AURORA | As Aurora police continue to investigate what led to the driver of a teal Jeep Wrangler barreling through a throng of protesters on Interstate 225 in Aurora last weekend, a man identified as a passenger in the vehicle has issued a statement underscoring that neither he nor the driver had any malicious intent.
People who had amassed on the roadway to protest the death of Elijah McClain have repeatedly rebutted those claims.
Greg Goodenough, 27, issued a video statement July 29, saying that he and his friend, 27-year-old Kyle Faulkison, were driving from a nearby location of TopGolf to Denver International Airport, when they became ensnared in the group of several hundred protesters that had marched onto the interstate near East Alameda Avenue.
“Once we did get on the freeway off the on-ramp, we did notice that there was additional protesters that were also not only in the roadway, but also on both sides of it,” Goodenough said. “These protesters then immediately started throwing projectiles at the Jeep as well as trying to get in front of the vehicle with bats to damage the vehicle. We then avoided any pedestrian that tried to get in front of the Jeep.”
Protest organizers have chastised how Aurora police treated both Faulkison and Goodenough following the incident. Both men were escorted away in a police cruiser, and their vehicle was later impounded.
Earlier this week, a spokesman for Aurora police said investigators are still trying to determine how the Jeep got onto the interstate, which was temporarily closed as the group marched down the northbound lanes. Goodenough said he and Faulkison were following GPS instructions for getting to the airport and encountered no police barricade as they entered the highway.
Candice Bailey, who helped organize the demonstration on July 25, said she wants to see more video footage of how the Jeep entered the interstate.
“Unless or until we see that footage, it’s all fictitious to me,” she said of Goodenough’s statement. “There’s just too many things that don’t come together for me … I’m not buying that this was innocent. You do not go 100 miles per hour into human beings.”
The driver of a white Ford pickup truck, Sebastian Sassi, said he intentionally collided with Faulkison’s Jeep in an attempt to prevent him from striking protesters in the area. Demonstrators later hailed Sassi as a “hero.”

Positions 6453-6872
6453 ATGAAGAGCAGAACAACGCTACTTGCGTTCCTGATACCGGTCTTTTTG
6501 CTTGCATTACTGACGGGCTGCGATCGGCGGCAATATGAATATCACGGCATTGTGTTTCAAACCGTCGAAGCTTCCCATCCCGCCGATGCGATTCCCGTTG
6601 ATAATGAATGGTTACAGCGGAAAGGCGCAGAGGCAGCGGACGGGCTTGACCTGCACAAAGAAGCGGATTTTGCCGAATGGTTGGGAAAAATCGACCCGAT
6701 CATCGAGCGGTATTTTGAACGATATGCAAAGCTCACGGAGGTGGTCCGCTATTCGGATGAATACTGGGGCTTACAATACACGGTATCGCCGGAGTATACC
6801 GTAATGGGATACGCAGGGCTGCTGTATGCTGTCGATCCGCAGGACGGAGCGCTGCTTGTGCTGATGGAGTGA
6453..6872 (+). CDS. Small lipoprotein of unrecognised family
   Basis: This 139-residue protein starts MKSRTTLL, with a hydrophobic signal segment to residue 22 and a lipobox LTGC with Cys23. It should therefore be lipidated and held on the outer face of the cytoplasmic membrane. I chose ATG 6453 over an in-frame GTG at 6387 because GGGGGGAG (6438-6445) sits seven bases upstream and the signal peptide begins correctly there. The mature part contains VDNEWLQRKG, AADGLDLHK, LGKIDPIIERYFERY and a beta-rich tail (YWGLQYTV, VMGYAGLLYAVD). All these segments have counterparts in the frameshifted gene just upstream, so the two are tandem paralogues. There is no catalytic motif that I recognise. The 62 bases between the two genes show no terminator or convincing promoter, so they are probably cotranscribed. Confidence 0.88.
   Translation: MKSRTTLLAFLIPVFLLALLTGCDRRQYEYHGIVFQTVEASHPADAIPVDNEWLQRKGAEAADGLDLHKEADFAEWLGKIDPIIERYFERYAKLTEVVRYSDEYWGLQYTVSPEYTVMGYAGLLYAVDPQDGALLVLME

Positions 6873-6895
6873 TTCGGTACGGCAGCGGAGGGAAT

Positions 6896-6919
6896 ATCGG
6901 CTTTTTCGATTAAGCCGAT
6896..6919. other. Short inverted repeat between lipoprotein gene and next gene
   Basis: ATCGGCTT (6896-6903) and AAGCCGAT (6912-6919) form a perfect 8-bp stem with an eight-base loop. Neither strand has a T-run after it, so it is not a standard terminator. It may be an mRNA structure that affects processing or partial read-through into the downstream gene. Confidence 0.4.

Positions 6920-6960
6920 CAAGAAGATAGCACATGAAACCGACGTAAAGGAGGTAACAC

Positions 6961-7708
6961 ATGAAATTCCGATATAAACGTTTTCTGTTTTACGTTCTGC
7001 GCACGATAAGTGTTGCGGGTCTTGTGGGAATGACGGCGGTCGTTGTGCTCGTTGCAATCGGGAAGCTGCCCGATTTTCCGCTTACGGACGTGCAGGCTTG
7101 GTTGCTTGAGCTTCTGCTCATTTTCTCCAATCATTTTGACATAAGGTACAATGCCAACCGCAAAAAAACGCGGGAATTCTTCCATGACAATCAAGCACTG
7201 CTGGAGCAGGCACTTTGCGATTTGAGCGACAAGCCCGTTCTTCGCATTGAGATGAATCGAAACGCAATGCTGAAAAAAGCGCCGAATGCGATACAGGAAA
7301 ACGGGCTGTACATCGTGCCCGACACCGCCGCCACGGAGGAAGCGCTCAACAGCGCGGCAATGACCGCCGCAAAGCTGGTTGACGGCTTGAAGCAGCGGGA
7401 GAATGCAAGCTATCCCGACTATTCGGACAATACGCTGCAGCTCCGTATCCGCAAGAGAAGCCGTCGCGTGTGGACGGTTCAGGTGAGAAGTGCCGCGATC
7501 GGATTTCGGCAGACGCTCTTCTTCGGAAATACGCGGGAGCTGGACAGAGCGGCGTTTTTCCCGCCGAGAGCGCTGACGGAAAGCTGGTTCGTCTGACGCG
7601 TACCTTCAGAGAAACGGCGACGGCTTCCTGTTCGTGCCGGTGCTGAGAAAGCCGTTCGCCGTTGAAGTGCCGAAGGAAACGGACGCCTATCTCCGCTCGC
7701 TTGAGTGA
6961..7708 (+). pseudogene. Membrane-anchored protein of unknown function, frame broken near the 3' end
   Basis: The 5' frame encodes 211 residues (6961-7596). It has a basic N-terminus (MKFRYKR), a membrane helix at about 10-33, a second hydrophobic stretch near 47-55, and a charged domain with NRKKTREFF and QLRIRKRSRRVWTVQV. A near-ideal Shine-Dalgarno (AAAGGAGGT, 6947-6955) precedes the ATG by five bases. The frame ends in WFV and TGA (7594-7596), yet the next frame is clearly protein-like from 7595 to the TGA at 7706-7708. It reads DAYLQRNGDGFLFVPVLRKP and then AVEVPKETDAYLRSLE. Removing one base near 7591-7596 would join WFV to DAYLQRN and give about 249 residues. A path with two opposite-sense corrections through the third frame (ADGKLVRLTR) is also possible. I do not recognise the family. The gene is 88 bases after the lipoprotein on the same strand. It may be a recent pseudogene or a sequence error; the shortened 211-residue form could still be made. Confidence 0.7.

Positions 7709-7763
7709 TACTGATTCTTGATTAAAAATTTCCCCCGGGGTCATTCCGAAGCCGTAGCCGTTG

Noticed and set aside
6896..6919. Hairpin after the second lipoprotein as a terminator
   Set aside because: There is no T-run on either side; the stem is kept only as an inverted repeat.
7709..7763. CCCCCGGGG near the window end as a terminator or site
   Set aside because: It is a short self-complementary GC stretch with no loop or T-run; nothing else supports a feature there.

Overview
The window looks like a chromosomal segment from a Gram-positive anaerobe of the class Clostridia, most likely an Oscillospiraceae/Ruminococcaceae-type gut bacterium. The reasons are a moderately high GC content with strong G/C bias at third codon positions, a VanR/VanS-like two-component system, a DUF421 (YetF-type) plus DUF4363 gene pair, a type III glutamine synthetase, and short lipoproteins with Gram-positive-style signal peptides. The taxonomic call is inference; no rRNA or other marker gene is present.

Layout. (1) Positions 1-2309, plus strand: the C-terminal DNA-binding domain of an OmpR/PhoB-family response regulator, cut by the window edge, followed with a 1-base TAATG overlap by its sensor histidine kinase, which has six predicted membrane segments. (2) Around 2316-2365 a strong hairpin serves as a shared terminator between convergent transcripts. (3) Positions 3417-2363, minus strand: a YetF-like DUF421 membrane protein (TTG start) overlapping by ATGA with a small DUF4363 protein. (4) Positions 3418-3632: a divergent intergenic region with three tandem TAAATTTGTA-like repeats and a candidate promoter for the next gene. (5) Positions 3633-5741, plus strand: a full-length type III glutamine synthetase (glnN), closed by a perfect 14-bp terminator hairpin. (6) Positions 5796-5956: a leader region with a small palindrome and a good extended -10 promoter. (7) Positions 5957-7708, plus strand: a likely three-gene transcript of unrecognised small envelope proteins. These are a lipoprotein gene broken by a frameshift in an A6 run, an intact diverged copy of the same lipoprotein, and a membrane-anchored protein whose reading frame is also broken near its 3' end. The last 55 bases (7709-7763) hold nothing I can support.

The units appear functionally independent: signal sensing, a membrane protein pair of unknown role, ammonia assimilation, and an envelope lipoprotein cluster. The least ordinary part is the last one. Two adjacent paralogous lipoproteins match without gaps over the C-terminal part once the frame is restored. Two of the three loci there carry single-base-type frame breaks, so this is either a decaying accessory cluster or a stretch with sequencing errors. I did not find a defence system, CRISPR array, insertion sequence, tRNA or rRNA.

Despite miscommunication with local media yesterday, police have yet to charge either Goodenough or Faulkison in relation to the incident.
“The fact that they’re tiptoeing around charging these guys is just appalling to us,” said Lindsay Minter, who has been a frequent presence at Aurora protests and now sits on the city’s new community police task force with Bailey. “And the more they tiptoe around charging these guys, that’s … agitating people.”
Police have, however, charged a 23-year-old Wheat Ridge man accused of shooting and injuring two people during the chaotic scene as the Jeep careened down the roadway. Earlier this week, Aurora police arrested Samuel Young on attempted murder and assault charges after witnesses identified him as the man believed to have used a revolver to fire several rounds at the Jeep.
One of the rounds struck a 21-year-old man in the leg and another struck a 25-year-old man in the temple. Both are expected to survive, though the man struck in the head faced “a substantial risk of death” and disfigurement, according to court records. Both of those victims were protesters.
Several people submitted tips to police identifying Young as the shooter in the days after the incident on I-225, with multiple people identifying him as a former community advisor in a freshman dorm at the University of Colorado Boulder.
Young called Aurora police on July 26 and identified himself as the shooter. Wheat Ridge police arrested him at his home on West 36th Place later the following day.
Young was eventually transferred to the Arapahoe County jail, and he made his first appearance to face his attempted murder charges on July 29.
Jail records indicated he has posted his bond, initially set at $75,000, and has been released from custody.
Correction: This story was updated to clarify Samuel Young was arrested by Aurora police at his Wheat Ridge home. A former version said he was arrested by Wheat Ridge police.